Ruralia-instituutti

Ruralian uutiset
Ruralia-lehti Tilaa sähköinen lehti ilmaiseksi! Yksiköiden yhteystiedot

Ruralia-instituutti
Lönnrotinkatu 7
50100 MIKKELI
Puhelin 0294 1911

Ruralia-instituutti
Kampusranta 9
60320 SEINÄJOKI
Puhelin 0294 1911

Instituutin sähköinen asiointiosoite
ruralia-instituutti@helsinki.fi

CERERE project starts! Tehostekuva

Finland represents the northernmost European country and its particular social, economic and ecological conditions in the new Horizon 2020 project CERERE (CEreal REnaissance in Rural Europe: embedding diversity in organic and low-input agriculture, 2017-2019). The project results from long-term active networking between practitioners and researchers. As the type of this project is Coordination and Support Action (CSA), the partners include farmers’ professional and organic associations as well as universities and other research institutes.

The partners of the CERERE project are (according to English or particular country’s linguistic usage) The University of Reading (coordinator), The University of Florence, Rete Semi Rurali, Réseau Semences Paysannes, Institut National de la Recherche Agronomique (INRA), The University of Helsinki, The Irish Agriculture and Food Development Authority, Red Andaluza de Semillas, Formica Blue, Organic Research Centre, SEGES P/S, Institut Technique de l’Agriculture Biologique and The University of Debreceni.
 
CERERE project supports diversity in the European cereal chain from plough to plate and suggests that thereby several sustainability interests can be promoted. Diversity in the chain can be seen to start with agricultural landraces and heterogeneous populations of old varieties of wheat, rye, barley and oats, which are naturally adapted to the local and regional conditions, and to continue through processors such as millers, bakers, pasta makers and brewers. Their products are not necessarily displayed in the ‘supermarket’, because even the market may represent diversity; consumers and producers can also meet through Community Supported Agriculture (CSA), independent retailers and local marketplaces. Therefore, the rise of more equitable socio-economic relations between buyers and sellers can be expected through the ‘ancient’ cereal chain. Additionally, it is assumed that cultivation of these kinds of cereals in organic and low-input agriculture has both environmental and health benefits. They cause less eutrophication and for instance may enable consumption of grain for persons suffering from Irritable Bowel Syndrome (IBS) and following a low FODMAP diet (avoiding Fermentable, Oligo-, Di-, Mono-saccharides and Polyols). Finally, the ‘ancient’ grain can conceal so far unknown solutions needed for adaptation to the climate change (as well as other challenges) and importantly, the crop genetic diversity is best maintained ‘in vivo’ by cultivation rather than in gene banks.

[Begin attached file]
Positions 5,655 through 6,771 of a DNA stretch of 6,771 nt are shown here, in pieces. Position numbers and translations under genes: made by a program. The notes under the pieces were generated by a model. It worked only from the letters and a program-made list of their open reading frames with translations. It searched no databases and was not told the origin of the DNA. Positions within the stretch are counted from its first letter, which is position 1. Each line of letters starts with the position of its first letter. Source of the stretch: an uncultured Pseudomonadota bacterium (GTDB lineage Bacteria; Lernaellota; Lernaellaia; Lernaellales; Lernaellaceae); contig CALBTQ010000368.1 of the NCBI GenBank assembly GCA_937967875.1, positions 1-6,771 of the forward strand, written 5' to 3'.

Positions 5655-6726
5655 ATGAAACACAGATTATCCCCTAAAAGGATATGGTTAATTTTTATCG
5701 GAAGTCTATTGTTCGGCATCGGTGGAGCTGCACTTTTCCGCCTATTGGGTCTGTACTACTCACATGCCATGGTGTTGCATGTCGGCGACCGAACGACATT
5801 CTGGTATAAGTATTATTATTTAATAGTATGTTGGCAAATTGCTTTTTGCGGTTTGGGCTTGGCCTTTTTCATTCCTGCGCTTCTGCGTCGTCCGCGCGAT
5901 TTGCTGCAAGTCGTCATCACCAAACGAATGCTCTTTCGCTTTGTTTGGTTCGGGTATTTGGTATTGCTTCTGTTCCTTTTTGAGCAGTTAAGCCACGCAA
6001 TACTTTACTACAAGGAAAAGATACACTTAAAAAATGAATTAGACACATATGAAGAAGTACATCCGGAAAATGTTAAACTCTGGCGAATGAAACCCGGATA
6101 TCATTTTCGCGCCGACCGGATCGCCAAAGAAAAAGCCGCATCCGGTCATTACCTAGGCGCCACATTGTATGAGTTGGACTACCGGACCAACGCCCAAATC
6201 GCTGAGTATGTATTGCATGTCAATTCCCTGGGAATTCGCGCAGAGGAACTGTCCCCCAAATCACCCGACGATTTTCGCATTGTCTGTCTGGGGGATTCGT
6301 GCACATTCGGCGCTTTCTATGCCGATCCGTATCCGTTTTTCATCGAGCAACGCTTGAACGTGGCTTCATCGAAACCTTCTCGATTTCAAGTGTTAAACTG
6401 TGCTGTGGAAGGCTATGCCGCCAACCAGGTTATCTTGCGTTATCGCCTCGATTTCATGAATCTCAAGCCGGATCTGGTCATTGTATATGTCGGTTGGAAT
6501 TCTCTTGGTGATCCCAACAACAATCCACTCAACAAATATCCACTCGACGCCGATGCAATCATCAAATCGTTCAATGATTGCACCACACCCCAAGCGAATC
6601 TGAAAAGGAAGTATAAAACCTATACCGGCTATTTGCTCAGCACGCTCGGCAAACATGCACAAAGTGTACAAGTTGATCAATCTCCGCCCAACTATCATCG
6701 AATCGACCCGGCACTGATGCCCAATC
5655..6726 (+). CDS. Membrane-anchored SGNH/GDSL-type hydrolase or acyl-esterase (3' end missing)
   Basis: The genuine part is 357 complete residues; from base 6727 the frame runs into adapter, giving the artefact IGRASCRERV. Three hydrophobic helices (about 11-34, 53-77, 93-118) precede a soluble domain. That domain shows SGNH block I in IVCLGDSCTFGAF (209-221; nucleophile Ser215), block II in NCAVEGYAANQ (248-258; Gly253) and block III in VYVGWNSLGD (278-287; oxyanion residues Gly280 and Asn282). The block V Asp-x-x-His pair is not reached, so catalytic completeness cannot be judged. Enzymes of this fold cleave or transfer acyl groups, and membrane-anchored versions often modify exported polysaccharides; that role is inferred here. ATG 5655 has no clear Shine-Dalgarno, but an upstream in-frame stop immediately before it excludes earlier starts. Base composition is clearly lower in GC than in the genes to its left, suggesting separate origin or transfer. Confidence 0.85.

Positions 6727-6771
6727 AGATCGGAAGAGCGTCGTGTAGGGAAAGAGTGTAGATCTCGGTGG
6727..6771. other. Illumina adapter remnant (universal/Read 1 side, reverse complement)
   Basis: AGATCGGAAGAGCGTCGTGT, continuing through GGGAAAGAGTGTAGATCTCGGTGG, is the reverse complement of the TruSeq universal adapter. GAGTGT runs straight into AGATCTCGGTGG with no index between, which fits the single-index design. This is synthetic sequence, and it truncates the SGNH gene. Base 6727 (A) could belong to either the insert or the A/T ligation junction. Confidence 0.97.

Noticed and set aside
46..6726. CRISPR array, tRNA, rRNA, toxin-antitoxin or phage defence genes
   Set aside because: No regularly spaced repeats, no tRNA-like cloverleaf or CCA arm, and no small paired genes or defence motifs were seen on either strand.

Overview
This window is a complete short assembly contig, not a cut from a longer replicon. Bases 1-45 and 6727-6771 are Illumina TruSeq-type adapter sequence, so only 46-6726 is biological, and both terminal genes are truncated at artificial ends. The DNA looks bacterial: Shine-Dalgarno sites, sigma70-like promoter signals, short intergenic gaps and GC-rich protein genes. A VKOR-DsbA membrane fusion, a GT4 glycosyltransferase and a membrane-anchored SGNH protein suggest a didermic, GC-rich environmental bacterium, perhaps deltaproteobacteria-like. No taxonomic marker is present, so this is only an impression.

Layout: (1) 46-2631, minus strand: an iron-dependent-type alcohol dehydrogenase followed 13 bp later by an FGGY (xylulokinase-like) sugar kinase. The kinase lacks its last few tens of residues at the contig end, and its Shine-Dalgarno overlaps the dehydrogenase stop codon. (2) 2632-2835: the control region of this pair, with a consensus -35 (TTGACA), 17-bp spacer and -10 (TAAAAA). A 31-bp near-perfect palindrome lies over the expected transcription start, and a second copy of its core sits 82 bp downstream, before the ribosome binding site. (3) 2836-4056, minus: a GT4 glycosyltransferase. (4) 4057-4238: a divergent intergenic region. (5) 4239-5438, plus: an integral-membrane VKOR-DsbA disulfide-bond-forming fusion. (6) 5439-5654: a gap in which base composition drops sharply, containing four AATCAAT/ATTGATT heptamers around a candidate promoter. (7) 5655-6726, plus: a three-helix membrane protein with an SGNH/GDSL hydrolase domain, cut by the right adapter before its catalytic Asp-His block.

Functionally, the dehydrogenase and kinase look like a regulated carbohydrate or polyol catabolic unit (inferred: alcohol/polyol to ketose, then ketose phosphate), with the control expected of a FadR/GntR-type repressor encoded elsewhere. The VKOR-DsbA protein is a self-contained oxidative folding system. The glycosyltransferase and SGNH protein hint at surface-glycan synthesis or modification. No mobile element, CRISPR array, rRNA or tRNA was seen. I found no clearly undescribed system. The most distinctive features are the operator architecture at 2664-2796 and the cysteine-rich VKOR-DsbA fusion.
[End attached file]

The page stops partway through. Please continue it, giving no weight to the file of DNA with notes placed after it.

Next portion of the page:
While this kind of diversity would seem quite innocent, the opposite is actually the case. According to the productivist paradigm, obviously aimed at food security and safety as well as effective and transparent seed market, the marketing of seed (and other plant propagating material) is strongly regulated by a complex legislative body of 12 directives of European Union. Furthermore, these directives adopt country based variations. While there has been a slow and contested process to renew the legislation, the landraces and other locally adapted old commercial varieties can be cultivated but the marketing of their seed are still rather rigorously limited. Commercial, political, sustainability and ethical interests hide behind the marketing issue of ’ancient’ grain, which highlights broadly the tension between Farmers’ vis-à-vis Breeder’s Rights.

CERERE project emphasizes the availability of seed of ‘ancient’ grain as they match the needs of organic and low-input farmers. These cereal plants often tolerate pests and varying climate conditions, have rather stable yield levels and high protein content. Additionally, their well-developed root systems enable efficient usage of scarce nutrients in the soil. Thus, landraces and other heterogeneous populations could offer organic agriculture important options for upgrading and expanding current cereal chains.
 
Finnish organic farmers, hobby farmers and farmers-to-be, administrators and seed marketers have during recent years recognized the cultivation of landraces and heterogeneous populations of old commercial varieties as both an interesting and problematic issue. These groups offer valid collaborators for CERERE project which looks forward sharing emergent and innovative solutions among partners and drawing on European potential for more sustainable agriculture.

Further information:
Minna Mikkola
Senior Researcher
University of Helsinki
Ruralia Institute
minna.mikkola@helsinki.fi
Mobile: +358 50 3199634

10.5.2017